Do you toss and turn every night for what feels like hours of restlessness upon end?
Not getting the proper amount of sleep can affect your mood, judgment and ability to learn and remember information.
At first glance, getting an inadequate amount of sleep over a long period of time doesn’t seem like a big deal; but not getting your proper beauty sleep can have a severe impact on your health.
In some extreme cases, prolonged sleep deprivation can increase the risk of having a serious car accident or heavy machinery accident – yikes.
Research has found that people not getting the proper amount of sleep will also increase their risk of:
• Uncontrollable weight gain
• Mood disorders
• Heart complications
• High blood pressure
• Hormonal imbalances
So why aren’t you getting enough sleep? Why is sleep such a precious commodity in your busy lifestyle? Read on to discover 3 factors that could be affecting your ability to switch off. Time to switch them off too!
The biggest obstacle preventing us from getting enough sleep is technology. Whether it’s our phones, video games, televisions or computers, this interaction we have created with technology wreaks havoc on our circadian rhythm. It over-stimulates our brains during those crucial periods throughout the rhythm where we should begin feeling sleepy but instead we sit staring at a screen like zombies. I know it may be difficult, but try to avoid all interaction with technology 2-3 hours before bedtime. Read some pages of a book, draw something, write down everything you want to accomplish the next day or even take some time to call a loved one and have a nice chat. The time before sleep shouldn’t be spent in front of a screen.
The blue light emanating from technology - your phone, television, computer, kindle etc - can disrupt your sleeping patterns and keep you awake at night. This can be easily avoided by dimming the lights throughout your home as the night progresses, right up until bedtime. Depending on what time you go to bed, turn off at least 60% of the light in your home at least three hours before bedtime. This will help your body prepare itself for a more peaceful and easy night of sleep.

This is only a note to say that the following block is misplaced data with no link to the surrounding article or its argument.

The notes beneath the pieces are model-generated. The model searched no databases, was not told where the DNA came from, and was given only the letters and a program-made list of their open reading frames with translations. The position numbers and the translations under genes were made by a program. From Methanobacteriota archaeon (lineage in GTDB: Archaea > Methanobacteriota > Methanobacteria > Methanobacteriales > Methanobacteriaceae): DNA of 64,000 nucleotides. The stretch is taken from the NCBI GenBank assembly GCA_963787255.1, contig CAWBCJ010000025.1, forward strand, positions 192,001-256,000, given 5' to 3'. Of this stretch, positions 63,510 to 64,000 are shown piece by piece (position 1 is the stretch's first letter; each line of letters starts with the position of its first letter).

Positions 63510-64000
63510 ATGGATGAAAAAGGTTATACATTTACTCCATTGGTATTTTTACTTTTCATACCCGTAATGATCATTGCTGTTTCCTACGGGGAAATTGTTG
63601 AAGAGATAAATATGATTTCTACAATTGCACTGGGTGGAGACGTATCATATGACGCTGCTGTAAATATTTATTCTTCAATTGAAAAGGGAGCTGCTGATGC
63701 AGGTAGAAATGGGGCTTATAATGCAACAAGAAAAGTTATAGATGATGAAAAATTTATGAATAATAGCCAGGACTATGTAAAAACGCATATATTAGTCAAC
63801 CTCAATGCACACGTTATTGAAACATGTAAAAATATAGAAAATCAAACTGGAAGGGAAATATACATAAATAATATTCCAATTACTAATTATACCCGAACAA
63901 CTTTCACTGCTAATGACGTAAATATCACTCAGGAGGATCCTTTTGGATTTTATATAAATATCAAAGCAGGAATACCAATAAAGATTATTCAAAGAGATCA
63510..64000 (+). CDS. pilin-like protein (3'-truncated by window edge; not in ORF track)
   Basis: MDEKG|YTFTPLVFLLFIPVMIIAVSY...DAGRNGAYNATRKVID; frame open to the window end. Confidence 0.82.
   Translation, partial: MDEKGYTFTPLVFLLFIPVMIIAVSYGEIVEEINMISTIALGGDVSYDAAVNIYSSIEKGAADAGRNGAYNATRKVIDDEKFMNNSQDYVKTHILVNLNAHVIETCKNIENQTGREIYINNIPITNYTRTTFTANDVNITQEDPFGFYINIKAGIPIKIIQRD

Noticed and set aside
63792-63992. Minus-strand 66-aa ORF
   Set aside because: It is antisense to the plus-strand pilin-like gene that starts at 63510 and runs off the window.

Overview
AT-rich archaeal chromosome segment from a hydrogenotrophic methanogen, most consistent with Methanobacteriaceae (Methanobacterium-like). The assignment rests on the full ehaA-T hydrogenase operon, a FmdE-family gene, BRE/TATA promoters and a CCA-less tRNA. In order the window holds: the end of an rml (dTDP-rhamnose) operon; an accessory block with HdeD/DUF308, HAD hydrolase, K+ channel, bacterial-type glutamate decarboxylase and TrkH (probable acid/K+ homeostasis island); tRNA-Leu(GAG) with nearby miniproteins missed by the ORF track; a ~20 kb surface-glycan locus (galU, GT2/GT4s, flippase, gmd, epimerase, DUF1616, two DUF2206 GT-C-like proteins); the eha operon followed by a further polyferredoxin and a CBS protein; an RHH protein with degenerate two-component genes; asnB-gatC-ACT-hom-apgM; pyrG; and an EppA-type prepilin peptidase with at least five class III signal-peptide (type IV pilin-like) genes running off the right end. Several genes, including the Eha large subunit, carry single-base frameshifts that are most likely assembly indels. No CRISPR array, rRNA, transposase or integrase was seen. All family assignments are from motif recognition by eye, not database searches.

It generally takes anywhere from 12-24 hours for a healthy individual to digest food and eliminate waste. The beginning phases of digestion break down the food and release nutrients into our blood stream to be delivered throughout various parts of the body. Once you eat something, your body cannot shut off the digesting process. This is because your body wants to take in food and quickly convert it into a useful source of energy. Depending on your diet, the sugars in food can keep you awake at night. Since the body is at rest (or trying to), food will turn into fat and get wasted as a valuable energy source. Try to eat lighter, more frequent meals throughout the day and avoid foods high in sugar and fat later in the evening.
Why lack of sleep is bad for your health. (2015, June 15). Retrieved February 8, 2017, from http://www.nhs.uk/Livewell/tiredness-and-fatigue/Pages/lack-of-sleep-health-risks.aspx Berkley, C. (n.d.).
What You Eat Can Sabotage Your Sleep. Retrieved February 9, 2017, from http://www.webmd.com/sleep-disorders/features/food-sabotage-sleep#1
How much sleep do we really need? (2017, February 8). Retrieved from National Sleep Foundation (n.d.). Retrieved February 8, 2017, from https://sleepfoundation.org/how-sleep-works/how-much-sleep-do-we-really-need/page/0/2 Peri, C. (2014, February 13).
10 Things to Hate About Sleep Loss. (J. Beckman MD, Ed.). Retrieved February 8, 2017, from http://www.webmd.com/sleep-disorders/features/10-results-sleep-loss#3